Ten reasons to LOVE Leeds Fest

1. Pulp

The standout band of the weekend for me. Jarvis and co rolled back the years and delivered a set of poise and wit that was unmatched across the entire weekend. It seemed like they’d never been away and closing the set with ‘Common People’ was pure genius. Oh, and Richard Hawley played with them too. Marvellous.


2. Endurance

It takes a lot of effort to get through a festival. Especially in the rain and the mud. Then there’s the lack of sleep, proper food and too much alcohol. At times it feels like an endurance test and by Sunday, there’s definitely less enthusiasm for the hardcore dance band in the Lockdown tent when you’re at the opposite end of the site. The wristband for the festival becomes a badge of honour, proudly worn and reluctantly discarded.


3. Madness

On a sunny Sunday afternoon after a relentlessly wet weekend, the nutty boys delivered a nostalgic set of danceable tunes that had us older types dancing like it was 1980 again. All the tunes were there and it was a joy to behold the befuddled faces of the teenagers around us – old folk, dancing? And what’s that crazy jogging dance they’re doing? Priceless.


4. Young bands with nothing to lose

These guys are usually to be found in the smaller tents in the early afternoon. They have nothing to lose and take their opportunity lustily to impress. There’s real joy in these performances and often there’s a knot of loyal fans at the barrier, singing along. It’s not often bands graduate from these stages to the main stages but when you do see it, it’s special. Special mention this year goes to The Computers with their all white attire and crowd-based singing.


5. Elbow

Is there a better band to draw the afternoon to a close the afternoon and herald in the headliner? I don’t think so. Elbow is the consummate festival band – warm and considerate, worried that the audience might be too cold and wet and getting the crowd engaged. It was a shame it wasn’t a beautiful evening as that would have been a perfect combination: sunset and Elbow.


6. Disappointing headliners

I’ve lost count over the years how many headline acts have been disappointing. Other than Pulp, it was the same again this year. I think it must be me but the headliners just don’t excite the way that the smaller acts do in the more intimate stages. It’s a really difficult task pulling off a headline spot at any Festival and especially at Leeds where it’s usually cold, windy and wet.


7. Festival Goers

Going about their business in the most extreme of circumstances and always a smile on the face. Admittedly this is usually assisted in some way by alcohol or other substances, but nonetheless they’re a rare breed in this day and age. If it’s not trench foot, it’s sunstroke and if it’s not frostbite, it’s windburn – and that’s just on the Friday. And on top of all that, there’s the state of the toilets.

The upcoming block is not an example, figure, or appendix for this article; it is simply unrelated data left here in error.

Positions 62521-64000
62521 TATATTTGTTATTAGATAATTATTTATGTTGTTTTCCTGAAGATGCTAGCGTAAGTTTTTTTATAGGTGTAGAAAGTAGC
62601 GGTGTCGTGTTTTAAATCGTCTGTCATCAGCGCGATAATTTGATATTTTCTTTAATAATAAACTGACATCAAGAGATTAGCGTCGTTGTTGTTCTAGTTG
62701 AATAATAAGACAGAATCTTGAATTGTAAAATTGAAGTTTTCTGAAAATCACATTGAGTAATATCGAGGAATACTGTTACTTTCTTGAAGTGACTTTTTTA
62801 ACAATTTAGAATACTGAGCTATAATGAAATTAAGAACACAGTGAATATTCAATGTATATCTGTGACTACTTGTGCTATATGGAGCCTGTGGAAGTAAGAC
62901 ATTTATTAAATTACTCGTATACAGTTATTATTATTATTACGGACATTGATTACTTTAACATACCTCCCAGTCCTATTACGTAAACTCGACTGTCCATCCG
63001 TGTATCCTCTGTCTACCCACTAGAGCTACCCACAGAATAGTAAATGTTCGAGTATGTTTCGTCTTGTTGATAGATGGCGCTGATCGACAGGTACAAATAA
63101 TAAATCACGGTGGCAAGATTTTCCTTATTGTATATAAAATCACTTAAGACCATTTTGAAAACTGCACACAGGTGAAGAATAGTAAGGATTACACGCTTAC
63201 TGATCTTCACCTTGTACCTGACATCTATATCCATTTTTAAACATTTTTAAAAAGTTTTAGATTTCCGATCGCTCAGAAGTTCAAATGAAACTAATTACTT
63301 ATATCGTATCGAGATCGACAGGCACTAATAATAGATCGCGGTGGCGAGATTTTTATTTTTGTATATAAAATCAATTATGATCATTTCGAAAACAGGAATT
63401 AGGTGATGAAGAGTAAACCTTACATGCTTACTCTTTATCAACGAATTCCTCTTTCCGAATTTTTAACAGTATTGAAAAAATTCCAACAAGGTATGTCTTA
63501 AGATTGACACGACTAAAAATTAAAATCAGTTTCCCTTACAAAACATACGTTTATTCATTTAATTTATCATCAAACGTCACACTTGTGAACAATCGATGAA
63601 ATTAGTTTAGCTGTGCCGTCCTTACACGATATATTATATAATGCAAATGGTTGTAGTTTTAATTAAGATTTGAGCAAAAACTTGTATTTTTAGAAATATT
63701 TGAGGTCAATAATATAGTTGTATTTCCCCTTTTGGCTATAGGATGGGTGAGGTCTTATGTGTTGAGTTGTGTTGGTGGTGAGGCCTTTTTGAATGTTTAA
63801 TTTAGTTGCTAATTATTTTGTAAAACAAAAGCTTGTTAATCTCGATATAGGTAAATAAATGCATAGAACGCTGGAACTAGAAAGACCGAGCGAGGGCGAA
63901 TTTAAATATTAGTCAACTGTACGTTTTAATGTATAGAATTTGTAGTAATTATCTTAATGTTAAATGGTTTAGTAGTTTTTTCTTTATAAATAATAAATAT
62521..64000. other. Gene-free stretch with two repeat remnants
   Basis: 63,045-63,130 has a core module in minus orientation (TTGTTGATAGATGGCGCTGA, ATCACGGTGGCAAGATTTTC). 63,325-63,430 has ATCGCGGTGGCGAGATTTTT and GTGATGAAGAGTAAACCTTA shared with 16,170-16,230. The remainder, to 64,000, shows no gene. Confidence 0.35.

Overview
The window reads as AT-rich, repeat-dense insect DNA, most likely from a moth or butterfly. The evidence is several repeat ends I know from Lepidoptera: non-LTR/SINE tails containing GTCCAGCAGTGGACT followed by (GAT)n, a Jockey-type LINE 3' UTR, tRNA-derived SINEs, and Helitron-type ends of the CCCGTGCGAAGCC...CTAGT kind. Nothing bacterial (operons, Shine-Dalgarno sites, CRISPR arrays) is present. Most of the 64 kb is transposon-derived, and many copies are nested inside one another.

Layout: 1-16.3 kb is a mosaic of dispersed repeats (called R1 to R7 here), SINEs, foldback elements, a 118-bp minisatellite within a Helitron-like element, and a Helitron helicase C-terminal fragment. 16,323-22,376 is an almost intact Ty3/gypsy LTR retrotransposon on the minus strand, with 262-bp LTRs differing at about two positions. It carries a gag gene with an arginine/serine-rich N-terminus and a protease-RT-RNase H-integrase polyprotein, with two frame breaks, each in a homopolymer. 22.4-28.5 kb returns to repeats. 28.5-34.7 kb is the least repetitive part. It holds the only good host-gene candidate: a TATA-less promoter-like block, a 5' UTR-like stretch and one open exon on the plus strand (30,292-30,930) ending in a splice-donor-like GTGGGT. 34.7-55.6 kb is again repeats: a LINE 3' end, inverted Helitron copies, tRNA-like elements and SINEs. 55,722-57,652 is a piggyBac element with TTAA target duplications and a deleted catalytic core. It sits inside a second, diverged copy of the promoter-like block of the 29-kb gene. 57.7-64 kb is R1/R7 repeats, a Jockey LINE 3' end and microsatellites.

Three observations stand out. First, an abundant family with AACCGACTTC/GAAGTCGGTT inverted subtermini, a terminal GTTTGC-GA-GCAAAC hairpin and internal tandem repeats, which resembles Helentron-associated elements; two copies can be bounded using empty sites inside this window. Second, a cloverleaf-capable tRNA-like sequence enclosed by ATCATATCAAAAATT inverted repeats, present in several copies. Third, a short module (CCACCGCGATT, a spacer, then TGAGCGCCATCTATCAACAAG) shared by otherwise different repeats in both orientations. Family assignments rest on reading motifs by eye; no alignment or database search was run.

8. Organisers

I happen to believe that Leeds is a particularly well-organised festival. Admittedly in the early days they had their teething problems, but they seem to have ironed all of this out and it is pretty good. The staff are friendly and helpful in the gruff Yorkshire fashion and everything from the signposting to helping people to put up their tents points to good recruitment and training.


9. Ridiculous band names

This year’s winner: Cerebral Ballzy


10. The first hot shower when you get home

Some people choose to shower at the festival, patiently queuing with a towel and wash bag for hours on end. Not me. I like to get the full festival experience by building up the outdoor grime over three days to wash it all away with a piping hot shower. Delicious.

The future according to Sci Fi films

This is brilliant…

Old enough to know better, but…

It’s that time of year again.

The fag end of summer where all the great sunshiny things seem far behind us and early summer is a lifetime away. For me, the end of summer is always signposted by Leeds Festival and it’s one of the highlights of the year.

I’ve been going to Leeds since it started and before that, the one off Virgin Festival and before that, Roundhay park one dayers. When the kids were little we’d do a day at the festival and then head off home and as they got older and more adventurous, we’d camp. Our weekend without mum (who couldn’t bring herself to brave the toilets and who would blame her) has grown into a dad, kids and mates weekend that is so much fun.

Anyway, I thought I’d preview this year’s festival because a) if you’re going it might be vaguely useful and b) if you’re not attending you may derive some vicarious pleasure from my ludicrous enthusiasm.

I believe one of the basic principles of music festivals is that the festival is never about the main stages, it’s about the small tents where the joy of discovery is to be had. I discovered my favourite band British Sea Power this way, so it’s copper-bottomed as far as I’m concerned.

This year the headliners look a little dull: Muse, who I’m sure will deliver bombastic rock nonsense, will definitely be worth a look; My Chemical Romance will have teenage girls 760 deep at the front will be deeply tedious and finally joint headliners Pulp and The Strokes will be definitely worth a dibble especially given the last time I saw Jarvis et al was about 15 years ago.

Other highlights in no particular order have to be:

Elbow – bloke rock for men of a certain age, choking back the beer fuelled emotion.

Frank Turner – singer songwriter protest rock a la Billy Bragg.

Anna Calvi – fresh and arresting female vocalist.

Madness – sure to be the hit fuelled pinnacle of Sunday.

Discopolis – bright new indie things.

The National – lulling audiences into a false sense of security.

Seasick Steve – delivering his loveable hobo schtick for the umpteenth time.

Leeds’ own Pigeons – local heroes railing agains the fading light.